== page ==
big_ring.setPixelColor(2, b_green);                 // LED 3
big_ring.setPixelColor(4, b_green);                 // LED 5
big_ring.setPixelColor(6, b_green);                 // LED 7
big_ring.setPixelColor(8, b_green);                 // LED 9
big_ring.setPixelColor(10, b_green);                // LED 11
big_ring.show();

We are going to congratulate Christmas in different languages, so we need to change the messages that will appear on the screen. We will change the size, the color of the text and the message, so the first thing we will do is to change the screen background with the statement TFTscreen.background(0, 0, 0) to clear it. We configure the size of the text with the value 2, we configure the color in blue and the first word will be output at the coordinates X=20 and Y=20 and the second word at the coordinates X=30 and Y=70. These coordinates are for centering the words on the screen in Spanish. We pause for 3 seconds.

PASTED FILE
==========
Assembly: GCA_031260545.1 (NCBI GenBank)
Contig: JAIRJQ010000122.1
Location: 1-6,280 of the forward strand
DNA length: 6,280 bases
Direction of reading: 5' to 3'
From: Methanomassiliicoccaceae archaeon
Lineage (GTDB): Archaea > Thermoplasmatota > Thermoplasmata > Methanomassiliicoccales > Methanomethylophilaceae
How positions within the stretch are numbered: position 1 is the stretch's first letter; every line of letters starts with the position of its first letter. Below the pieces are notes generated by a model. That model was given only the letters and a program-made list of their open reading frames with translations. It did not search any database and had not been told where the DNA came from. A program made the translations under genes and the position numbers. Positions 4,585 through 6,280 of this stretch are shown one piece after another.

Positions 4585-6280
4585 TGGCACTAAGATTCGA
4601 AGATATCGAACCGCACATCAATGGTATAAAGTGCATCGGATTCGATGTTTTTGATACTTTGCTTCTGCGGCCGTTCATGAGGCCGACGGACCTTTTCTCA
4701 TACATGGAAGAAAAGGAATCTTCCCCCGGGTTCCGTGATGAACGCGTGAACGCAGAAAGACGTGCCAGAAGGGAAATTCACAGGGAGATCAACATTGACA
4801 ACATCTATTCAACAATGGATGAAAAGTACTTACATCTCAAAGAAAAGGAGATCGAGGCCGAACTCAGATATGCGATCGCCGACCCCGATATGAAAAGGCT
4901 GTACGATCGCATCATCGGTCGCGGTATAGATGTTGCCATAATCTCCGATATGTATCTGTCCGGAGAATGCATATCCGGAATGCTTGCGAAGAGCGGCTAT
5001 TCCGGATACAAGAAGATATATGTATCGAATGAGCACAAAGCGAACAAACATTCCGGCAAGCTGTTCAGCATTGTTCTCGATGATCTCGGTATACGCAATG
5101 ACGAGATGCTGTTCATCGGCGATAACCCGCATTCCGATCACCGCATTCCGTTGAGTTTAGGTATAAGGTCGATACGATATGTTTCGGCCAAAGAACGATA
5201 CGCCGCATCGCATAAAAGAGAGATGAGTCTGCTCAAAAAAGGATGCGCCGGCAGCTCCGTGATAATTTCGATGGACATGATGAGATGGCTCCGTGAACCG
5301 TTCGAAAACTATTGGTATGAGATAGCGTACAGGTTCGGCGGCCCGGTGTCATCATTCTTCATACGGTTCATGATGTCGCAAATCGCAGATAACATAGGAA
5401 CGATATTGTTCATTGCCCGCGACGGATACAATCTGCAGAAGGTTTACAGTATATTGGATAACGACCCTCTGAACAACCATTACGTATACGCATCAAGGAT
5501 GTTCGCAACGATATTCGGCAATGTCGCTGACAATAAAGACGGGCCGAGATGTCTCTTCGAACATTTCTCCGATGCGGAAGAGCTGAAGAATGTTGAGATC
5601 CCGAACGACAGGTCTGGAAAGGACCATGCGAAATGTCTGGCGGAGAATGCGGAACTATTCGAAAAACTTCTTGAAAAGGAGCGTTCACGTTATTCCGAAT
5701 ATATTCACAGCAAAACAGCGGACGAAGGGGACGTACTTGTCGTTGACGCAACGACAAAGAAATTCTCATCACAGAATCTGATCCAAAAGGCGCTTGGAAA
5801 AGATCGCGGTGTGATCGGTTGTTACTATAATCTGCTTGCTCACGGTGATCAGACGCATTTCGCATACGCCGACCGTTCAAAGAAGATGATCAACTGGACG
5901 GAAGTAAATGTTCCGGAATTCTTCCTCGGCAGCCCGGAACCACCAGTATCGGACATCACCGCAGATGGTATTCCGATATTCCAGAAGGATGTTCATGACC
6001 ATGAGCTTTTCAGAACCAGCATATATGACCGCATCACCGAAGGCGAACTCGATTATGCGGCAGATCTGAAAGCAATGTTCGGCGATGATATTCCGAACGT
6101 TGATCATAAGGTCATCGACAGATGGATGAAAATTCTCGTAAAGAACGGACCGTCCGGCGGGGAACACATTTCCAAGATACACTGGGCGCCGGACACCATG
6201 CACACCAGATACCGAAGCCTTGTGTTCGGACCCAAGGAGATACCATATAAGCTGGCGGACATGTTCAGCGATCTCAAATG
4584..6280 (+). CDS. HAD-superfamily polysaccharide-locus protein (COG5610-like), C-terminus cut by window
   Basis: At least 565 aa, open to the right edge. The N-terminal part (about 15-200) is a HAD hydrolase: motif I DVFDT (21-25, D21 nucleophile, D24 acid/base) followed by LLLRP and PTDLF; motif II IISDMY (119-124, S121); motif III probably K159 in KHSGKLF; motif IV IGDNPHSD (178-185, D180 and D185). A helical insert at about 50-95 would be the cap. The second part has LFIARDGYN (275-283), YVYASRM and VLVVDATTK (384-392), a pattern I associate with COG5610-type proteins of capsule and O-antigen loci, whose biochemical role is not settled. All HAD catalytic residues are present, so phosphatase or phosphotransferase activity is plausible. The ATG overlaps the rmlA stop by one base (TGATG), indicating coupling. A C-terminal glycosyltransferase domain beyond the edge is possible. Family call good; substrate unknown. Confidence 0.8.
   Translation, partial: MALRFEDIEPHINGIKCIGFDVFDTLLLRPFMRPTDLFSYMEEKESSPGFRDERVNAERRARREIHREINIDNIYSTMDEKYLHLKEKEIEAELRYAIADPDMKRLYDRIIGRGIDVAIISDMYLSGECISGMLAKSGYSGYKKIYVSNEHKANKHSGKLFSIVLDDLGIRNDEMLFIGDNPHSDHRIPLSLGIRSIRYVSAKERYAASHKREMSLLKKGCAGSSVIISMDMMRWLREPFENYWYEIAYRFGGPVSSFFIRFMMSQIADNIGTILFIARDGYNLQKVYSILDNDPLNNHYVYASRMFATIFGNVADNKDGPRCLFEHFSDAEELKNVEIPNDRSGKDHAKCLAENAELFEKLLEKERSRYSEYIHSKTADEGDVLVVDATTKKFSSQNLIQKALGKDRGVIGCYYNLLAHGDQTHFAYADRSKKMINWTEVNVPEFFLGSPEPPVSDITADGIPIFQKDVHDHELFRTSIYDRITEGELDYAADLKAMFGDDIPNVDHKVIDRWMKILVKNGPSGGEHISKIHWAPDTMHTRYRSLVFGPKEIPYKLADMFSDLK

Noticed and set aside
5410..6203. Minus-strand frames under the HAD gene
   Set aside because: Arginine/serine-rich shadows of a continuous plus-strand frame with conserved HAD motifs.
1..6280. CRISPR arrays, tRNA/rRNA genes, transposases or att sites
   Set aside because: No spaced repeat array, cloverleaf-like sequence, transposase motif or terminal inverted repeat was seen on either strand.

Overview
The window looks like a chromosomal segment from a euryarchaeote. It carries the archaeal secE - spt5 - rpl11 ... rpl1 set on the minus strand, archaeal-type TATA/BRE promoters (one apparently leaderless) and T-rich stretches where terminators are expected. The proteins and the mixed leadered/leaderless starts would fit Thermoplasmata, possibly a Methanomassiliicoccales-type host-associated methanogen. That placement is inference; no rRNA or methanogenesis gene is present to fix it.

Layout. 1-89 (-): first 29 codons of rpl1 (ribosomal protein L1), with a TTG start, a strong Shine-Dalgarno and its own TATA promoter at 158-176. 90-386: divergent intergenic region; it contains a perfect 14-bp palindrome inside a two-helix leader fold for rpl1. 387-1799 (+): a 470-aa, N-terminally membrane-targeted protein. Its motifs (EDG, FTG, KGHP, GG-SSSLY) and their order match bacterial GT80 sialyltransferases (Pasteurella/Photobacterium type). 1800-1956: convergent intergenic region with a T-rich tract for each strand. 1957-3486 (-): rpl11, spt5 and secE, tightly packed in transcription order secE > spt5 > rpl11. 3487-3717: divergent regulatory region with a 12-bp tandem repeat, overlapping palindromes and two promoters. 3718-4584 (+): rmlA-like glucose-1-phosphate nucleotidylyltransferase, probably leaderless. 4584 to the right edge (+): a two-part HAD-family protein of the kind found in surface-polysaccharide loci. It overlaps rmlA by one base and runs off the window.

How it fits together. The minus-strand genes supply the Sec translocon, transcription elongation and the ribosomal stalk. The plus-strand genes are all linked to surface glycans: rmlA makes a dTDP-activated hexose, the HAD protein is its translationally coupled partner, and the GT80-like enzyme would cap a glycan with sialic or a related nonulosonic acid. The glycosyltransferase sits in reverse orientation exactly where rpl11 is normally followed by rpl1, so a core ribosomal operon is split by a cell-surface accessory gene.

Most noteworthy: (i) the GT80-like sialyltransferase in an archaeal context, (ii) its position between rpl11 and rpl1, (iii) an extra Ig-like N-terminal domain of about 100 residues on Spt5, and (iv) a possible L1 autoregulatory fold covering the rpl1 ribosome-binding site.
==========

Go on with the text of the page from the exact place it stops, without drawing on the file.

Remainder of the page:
TFTscreen.background(0, 0, 0);
TFTscreen.setTextSize(2);
TFTscreen.stroke(150, 150, 0);
TFTscreen.text("FELIZ", 50, 20);
TFTscreen.text("NAVIDAD", 37, 70);
delay(3000);

After this message, we will light the head of our snowman. The instructions are similar to those for lighting the body.

small_ring.clear();
small_ring.setBrightness(50);
small_ring.setPixelColor(0, s_blue);
small_ring.setPixelColor(2, s_blue);
small_ring.setPixelColor(4, s_blue);
small_ring.setPixelColor(6, s_blue);
small_ring.setPixelColor(8, s_blue);
small_ring.setPixelColor(10, s_blue);
small_ring.show();
delay(1000);

We wrote greeting messages in different languages and varied the color of the body, as well as the head of our friendly snowman. You can insert as many messages as you want, change the color and also the number of lit LEDs by simply changing the values of the parameters in the instruction lines of each element. The coordinates must be changed so that the messages are centered in the different languages.